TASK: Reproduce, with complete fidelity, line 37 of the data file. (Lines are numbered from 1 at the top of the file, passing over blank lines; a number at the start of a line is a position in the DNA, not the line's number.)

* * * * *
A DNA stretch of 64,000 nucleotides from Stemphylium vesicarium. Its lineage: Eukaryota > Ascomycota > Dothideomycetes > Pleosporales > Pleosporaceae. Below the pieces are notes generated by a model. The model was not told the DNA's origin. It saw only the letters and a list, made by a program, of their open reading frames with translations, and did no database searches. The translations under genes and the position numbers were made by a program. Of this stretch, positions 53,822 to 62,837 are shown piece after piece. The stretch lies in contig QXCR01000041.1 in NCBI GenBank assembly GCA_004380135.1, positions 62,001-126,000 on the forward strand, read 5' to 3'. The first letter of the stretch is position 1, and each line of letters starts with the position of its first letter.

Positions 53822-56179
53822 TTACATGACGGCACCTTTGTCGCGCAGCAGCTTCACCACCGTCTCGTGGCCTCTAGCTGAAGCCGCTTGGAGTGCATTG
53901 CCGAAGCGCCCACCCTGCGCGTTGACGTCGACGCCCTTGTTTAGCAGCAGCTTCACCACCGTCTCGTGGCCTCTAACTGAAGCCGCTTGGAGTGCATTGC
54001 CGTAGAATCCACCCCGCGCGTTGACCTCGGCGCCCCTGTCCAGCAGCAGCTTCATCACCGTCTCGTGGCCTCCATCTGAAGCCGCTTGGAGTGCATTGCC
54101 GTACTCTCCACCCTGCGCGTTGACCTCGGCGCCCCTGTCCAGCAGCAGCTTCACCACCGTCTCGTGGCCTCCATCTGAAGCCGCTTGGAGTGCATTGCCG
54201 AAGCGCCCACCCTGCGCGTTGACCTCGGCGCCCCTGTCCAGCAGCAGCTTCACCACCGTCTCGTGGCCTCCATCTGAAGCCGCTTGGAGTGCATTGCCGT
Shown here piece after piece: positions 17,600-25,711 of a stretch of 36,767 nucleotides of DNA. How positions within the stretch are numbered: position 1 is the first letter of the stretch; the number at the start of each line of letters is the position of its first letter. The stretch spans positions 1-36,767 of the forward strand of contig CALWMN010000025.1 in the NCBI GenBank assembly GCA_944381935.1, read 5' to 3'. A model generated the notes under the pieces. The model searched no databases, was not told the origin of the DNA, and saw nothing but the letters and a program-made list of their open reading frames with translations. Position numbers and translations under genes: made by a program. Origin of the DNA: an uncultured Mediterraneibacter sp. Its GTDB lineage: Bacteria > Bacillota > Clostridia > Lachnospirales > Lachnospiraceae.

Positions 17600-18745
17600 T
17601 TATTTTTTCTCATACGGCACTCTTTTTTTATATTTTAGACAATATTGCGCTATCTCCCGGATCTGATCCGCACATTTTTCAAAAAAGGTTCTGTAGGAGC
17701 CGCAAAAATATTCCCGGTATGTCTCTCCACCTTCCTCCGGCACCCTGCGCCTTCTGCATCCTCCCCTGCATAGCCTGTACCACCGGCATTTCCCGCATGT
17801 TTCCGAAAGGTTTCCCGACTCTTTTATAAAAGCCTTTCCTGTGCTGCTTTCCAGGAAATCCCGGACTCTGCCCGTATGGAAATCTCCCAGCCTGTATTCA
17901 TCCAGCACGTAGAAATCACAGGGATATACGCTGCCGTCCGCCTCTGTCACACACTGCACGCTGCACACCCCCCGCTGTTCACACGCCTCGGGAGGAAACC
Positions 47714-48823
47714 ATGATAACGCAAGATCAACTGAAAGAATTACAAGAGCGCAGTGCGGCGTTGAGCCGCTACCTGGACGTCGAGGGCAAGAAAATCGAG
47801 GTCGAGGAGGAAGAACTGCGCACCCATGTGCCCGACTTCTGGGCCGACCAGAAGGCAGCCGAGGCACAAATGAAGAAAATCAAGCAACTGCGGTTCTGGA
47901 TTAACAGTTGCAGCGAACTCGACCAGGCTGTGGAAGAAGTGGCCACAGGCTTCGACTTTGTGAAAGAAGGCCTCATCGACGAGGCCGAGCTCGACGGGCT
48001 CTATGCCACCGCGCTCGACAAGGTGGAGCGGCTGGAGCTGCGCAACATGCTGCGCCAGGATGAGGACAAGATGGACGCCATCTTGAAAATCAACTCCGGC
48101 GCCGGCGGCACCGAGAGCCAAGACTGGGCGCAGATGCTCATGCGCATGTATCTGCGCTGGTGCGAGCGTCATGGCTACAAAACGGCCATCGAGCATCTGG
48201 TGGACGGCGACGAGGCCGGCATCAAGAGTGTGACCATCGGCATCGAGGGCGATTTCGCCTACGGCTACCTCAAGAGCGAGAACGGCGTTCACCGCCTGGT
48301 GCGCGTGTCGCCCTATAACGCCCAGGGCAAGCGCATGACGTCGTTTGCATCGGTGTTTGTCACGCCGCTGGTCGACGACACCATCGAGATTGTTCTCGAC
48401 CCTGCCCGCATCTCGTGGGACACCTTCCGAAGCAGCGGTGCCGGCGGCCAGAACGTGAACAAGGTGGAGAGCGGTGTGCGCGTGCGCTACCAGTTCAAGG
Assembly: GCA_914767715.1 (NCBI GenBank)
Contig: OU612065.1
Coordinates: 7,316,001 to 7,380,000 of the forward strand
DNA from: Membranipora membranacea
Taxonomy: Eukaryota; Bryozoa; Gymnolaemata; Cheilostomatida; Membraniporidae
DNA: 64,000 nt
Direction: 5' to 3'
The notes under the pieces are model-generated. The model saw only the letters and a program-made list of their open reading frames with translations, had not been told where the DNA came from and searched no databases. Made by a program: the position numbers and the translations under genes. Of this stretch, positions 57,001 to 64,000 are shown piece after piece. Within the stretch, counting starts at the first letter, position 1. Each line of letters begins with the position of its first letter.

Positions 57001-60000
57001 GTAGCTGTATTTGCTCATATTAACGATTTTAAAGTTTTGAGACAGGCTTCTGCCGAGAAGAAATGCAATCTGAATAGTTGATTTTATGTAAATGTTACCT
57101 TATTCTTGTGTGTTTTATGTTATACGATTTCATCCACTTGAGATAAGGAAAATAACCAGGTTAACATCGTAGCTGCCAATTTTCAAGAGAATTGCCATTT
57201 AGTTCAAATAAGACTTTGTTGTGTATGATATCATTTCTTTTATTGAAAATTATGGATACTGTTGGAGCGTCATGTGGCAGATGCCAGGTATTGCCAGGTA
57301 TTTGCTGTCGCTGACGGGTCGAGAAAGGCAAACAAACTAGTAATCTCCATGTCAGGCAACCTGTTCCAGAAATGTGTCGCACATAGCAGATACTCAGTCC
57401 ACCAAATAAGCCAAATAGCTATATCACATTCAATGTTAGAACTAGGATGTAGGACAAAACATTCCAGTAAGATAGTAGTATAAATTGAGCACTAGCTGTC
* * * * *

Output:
57401 ACCAAATAAGCCAAATAGCTATATCACATTCAATGTTAGAACTAGGATGTAGGACAAAACATTCCAGTAAGATAGTAGTATAAATTGAGCACTAGCTGTC